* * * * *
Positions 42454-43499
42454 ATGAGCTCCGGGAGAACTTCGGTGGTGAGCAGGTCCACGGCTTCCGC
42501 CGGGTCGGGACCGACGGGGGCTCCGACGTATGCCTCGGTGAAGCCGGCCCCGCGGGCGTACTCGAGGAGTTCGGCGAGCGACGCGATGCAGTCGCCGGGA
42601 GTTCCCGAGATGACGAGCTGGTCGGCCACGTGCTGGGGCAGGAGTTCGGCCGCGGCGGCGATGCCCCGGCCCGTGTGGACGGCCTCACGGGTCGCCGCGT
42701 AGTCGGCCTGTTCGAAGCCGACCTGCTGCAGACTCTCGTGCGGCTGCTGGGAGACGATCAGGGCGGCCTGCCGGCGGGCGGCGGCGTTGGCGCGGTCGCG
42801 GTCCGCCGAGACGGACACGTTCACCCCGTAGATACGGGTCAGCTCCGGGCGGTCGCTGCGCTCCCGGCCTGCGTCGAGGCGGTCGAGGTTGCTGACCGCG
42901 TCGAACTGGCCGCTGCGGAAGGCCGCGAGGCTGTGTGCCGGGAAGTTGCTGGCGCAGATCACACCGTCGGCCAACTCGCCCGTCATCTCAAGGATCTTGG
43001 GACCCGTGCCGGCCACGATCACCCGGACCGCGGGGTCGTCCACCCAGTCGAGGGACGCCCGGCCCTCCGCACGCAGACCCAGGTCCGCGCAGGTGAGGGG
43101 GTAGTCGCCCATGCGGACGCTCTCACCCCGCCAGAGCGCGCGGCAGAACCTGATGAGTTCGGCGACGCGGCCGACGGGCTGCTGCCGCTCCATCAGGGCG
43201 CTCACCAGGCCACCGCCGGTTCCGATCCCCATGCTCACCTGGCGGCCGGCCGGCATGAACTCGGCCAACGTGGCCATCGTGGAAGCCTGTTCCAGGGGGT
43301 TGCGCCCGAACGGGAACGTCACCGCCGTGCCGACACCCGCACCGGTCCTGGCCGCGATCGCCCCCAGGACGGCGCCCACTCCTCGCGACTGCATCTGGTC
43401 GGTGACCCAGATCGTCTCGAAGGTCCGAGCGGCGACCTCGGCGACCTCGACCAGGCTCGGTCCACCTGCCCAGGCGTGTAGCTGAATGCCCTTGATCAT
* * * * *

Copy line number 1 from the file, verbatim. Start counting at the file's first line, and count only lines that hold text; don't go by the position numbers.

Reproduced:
Positions 42454-43499